The point of view of this excellent text is third person omniscient, as the narrator has a god-like position that allows him to access the thoughts and emotions of all characters and he is not limited to a linear progression of time as he tells the story, zooming back and forth to give the reader important background information on various characters and situations before resuming with his narrative. However, what is interesting about the point of view is the way in which Lawrence initially tries to establish a narrator that is impartial and presents the action of the novel in an objective fashion. Although this is his aim, the narrator occasionally offers his own opinion on what is happening in the novel, offering the reader his views on the matter. Note how he does this in the first section of the novel, that focuses on Mrs. Morel's life, when she considers that her life will be nothing but non-stop drudgery:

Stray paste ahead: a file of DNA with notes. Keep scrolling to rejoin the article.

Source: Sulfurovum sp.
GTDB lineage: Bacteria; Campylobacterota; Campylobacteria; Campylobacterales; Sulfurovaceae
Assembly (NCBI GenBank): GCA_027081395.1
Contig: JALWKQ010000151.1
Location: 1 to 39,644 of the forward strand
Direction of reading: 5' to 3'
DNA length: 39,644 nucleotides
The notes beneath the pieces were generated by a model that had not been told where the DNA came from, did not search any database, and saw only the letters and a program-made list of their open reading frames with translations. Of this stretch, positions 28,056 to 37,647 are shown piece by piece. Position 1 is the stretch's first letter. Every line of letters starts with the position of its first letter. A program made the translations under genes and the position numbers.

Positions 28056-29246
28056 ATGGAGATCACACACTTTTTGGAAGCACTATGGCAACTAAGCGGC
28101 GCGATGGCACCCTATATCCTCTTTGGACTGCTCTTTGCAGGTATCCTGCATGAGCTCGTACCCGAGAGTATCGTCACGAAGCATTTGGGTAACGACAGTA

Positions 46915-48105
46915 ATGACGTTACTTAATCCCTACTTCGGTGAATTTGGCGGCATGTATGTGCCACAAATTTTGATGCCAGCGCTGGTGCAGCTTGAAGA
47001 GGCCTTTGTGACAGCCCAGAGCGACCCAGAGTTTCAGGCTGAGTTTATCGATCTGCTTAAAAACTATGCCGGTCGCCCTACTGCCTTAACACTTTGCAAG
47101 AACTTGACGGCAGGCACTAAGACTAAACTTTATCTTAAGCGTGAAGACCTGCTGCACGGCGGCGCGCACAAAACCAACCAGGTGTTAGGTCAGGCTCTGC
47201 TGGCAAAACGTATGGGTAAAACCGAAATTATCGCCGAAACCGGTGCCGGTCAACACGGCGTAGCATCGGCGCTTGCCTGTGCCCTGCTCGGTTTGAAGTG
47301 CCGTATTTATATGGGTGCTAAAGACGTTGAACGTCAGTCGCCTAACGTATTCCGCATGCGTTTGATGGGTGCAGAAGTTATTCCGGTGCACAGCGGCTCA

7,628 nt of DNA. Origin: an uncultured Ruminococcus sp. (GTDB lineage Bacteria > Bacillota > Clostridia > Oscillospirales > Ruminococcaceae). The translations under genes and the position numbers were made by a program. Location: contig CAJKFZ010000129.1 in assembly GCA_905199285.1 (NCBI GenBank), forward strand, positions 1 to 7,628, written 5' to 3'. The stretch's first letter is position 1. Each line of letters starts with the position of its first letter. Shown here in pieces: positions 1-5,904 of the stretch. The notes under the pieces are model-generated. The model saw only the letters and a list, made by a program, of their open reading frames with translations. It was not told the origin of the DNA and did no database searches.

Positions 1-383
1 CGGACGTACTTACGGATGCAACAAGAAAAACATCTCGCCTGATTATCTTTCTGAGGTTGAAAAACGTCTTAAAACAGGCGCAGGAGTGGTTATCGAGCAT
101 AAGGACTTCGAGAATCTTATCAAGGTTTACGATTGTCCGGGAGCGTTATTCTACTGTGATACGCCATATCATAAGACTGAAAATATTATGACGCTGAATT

Sometimes life takes hold of one, carried the body along, accomplishes one's history, and yet is not real, but leaves oneself as it were slurred over.
This remark represents an intrusion by the narrator, as he steps into the text at this point to offer his own view and opinion on what is happening. Throughout the text, therefore, the point of view is one that is easily recognised as third-person omniscient, but what is of interest is the extent to which the narrator is intrusive. Although an objective stance is mostly maintained, there are instances where the narrator will step in to offer his own opinion.